A record total of more than two million people – triple the figure for the same time last year – are having to wait more than 18 weeks to start hospital treatment in England, the latest figures show.
The number waiting rose to 2.15 million in July, more than three times the July 2019 figure of 620,454, and the highest number for any calendar month since current records began in August 2007.
The number waiting longer than 52 weeks was at the highest level for more than a decade, the NHS England statistics show.
In July, some 83,203 were waiting more than that length of time – the highest number for any month since November 2008.
President of the Royal College of Surgeons of England Professor Neil Mortensen said it was “disappointing to see waiting lists were still shooting upwards in July”.
He said: “Patients who have now been waiting many months, even a year or more for their treatment, cannot afford to wait until next spring. For those unable to return to work due to their condition, this is not only a health issue, but an economic one too.
“We urgently need to build up our hospital reserves if we are to see this winter through. Flu, together with continuing local Covid outbreaks, must not bring surgery to a standstill again, or thousands more will suffer.”
The lengthy waits are a “timely reality check on the challenges facing NHS services” as they deal with a backlog of patients since the pandemic hit, Gbemi Babalola, senior analyst at The King’s Fund, said.
Ms Babalola said: “NHS staff are working hard to restore services to full capacity, and help is available when people need urgent care and treatment.
“At the same time, there needs to be honesty about what is achievable, and recognition that, as we head into the traditionally challenging winter months, long waits for routine diagnostic and surgical procedures are likely here to stay.”
Dr Susan Crossland, president of the Society for Acute Medicine, called on the Government to “publish full winter crisis planning proposals which include investment into staffing and estates to cope”.
She said: “As we have seen for months now, the data shows the NHS is struggling hugely despite the drop in elective (planned) work and we are now seeing increased pressures with admissions creeping up and the isolation of suspected cases.
“The reduction in acute beds is a major concern for us; we cannot allow corridor care to return and, therefore, again urge a focus on the advantages of same-day emergency care to allow rapid assessment and treatment of patients without needing admission.”
The total number of people admitted for routine treatment in hospitals in England was down by around half in July compared with a year ago, but the fall is not as steep as earlier in the pandemic.
Some 142,818 patients were admitted for treatment during the month, down from 314,280 in July 2019.
The year-on-year decrease recorded in June was 67%, and in May the fall stood at 82%.
NHS medical director Professor Stephen Powis described it as a “substantial rebound in routine appointments and operations, which have more than doubled since the peak of Covid”.
A&E attendances at hospitals in England continue to be below levels a year ago, with NHS England saying the fall was “likely to be a result of the Covid-19 response” – suggesting that people are still staying away from A&E departments because of the outbreak.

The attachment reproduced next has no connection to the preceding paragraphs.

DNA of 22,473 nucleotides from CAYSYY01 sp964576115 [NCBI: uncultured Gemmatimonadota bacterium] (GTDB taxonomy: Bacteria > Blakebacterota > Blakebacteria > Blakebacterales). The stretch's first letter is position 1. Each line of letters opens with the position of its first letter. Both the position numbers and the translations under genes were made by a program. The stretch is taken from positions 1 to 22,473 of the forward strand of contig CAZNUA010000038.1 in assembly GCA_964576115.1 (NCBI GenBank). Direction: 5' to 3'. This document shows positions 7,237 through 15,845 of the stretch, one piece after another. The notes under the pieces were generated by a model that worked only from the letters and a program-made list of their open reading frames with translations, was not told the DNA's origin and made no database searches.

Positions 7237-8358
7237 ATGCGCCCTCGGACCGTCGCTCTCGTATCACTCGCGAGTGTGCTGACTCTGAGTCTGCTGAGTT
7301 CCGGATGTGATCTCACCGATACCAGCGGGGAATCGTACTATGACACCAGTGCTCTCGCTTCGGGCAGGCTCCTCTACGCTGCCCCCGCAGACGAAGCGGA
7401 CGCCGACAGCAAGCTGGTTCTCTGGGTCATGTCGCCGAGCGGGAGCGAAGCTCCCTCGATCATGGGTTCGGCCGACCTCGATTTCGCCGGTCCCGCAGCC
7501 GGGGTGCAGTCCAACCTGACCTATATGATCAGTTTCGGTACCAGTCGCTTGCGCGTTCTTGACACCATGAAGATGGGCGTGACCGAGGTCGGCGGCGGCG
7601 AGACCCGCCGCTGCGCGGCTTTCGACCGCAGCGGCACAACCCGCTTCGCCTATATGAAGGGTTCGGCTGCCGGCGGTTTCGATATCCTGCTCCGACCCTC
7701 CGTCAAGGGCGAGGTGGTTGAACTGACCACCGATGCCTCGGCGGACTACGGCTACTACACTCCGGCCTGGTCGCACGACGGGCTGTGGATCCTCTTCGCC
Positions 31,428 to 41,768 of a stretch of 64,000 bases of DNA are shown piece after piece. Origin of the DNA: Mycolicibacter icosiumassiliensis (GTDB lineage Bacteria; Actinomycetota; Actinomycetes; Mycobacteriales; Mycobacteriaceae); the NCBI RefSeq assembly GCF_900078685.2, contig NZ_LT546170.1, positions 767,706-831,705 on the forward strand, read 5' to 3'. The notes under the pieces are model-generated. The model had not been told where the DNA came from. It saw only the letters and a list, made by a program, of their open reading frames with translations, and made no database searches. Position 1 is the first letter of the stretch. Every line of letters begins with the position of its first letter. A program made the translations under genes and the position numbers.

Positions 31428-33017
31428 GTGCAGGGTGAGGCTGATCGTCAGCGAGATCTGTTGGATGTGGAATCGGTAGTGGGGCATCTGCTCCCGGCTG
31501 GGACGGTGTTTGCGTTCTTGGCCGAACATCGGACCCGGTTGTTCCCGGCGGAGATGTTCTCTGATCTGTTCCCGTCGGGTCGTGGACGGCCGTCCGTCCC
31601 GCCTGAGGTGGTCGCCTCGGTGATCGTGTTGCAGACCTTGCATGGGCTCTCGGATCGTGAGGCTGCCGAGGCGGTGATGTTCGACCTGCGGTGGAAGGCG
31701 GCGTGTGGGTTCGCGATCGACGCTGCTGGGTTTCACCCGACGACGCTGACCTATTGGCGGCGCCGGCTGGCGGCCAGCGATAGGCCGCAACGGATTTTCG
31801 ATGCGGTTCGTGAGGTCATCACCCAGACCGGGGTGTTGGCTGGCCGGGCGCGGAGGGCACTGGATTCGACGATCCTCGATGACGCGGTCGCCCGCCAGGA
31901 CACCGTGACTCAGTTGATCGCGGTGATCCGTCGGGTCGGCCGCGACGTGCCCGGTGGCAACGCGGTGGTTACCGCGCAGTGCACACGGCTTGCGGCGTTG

A total of 1.7 million attendances were recorded in August 2020, down 19% from 2.1 million attendances in August 2019.
The year-on-year drop for these has also been reduced, from a fall of 30% recorded in July and 33% in June.
Emergency admissions to A&E departments at hospitals in England also showed a fall last month, down 10% from 529,231 in August 2019 to 473,903 in August this year.
Last month 326 people waited more than 12 hours from the decision to admit to actually being admitted, compared with August last year when the number was 371.
President of the Royal College of Emergency Medicine Dr Katherine Henderson said she is “worried” that the number is creeping towards last year’s levels.
“Crowding is clearly making an unwelcome return to our emergency departments,” she said.
“We must eliminate crowding now, otherwise we risk turbocharging the spread of coronavirus in the very places designed to treat it.”
A total of 179,503 urgent cancer referrals were made by GPs in England in July 2020, down from 221,805 in July 2019 – a fall of 19%.
This compares with a year-on-year drop of 21% in June and 47% in May.
Urgent breast cancer referrals were down from 15,824 in July 2019 to 10,441 in July 2020 – a fall of 34%.
Prof Powis said that “pleasingly, cancer radiotherapy treatments are now fully back to their pre-Covid levels”.
The number of patients referred for radiotherapy cancer treatment in July was 8,257, up from a low of 6,532 in April, and above the 7,725 figure in February.
Prof Powis added: “The success of these service expansions depends on keeping Covid under control, so continued public action on hands-face-space, an effective Test and Trace service, and rapid action to control local outbreaks all continue to be vital.”
Deputy chief executive of NHS Providers Saffron Cordery said recovering from the peak of the pandemic “was always going to require step-by-step increases in activity” and that the health service is “well on the way” to restoring services.
The figures also showed that just under half a million patients in England had been waiting more than six weeks for a key diagnostic test in July – with the equivalent number waiting longer than six weeks in July last year at 37,206.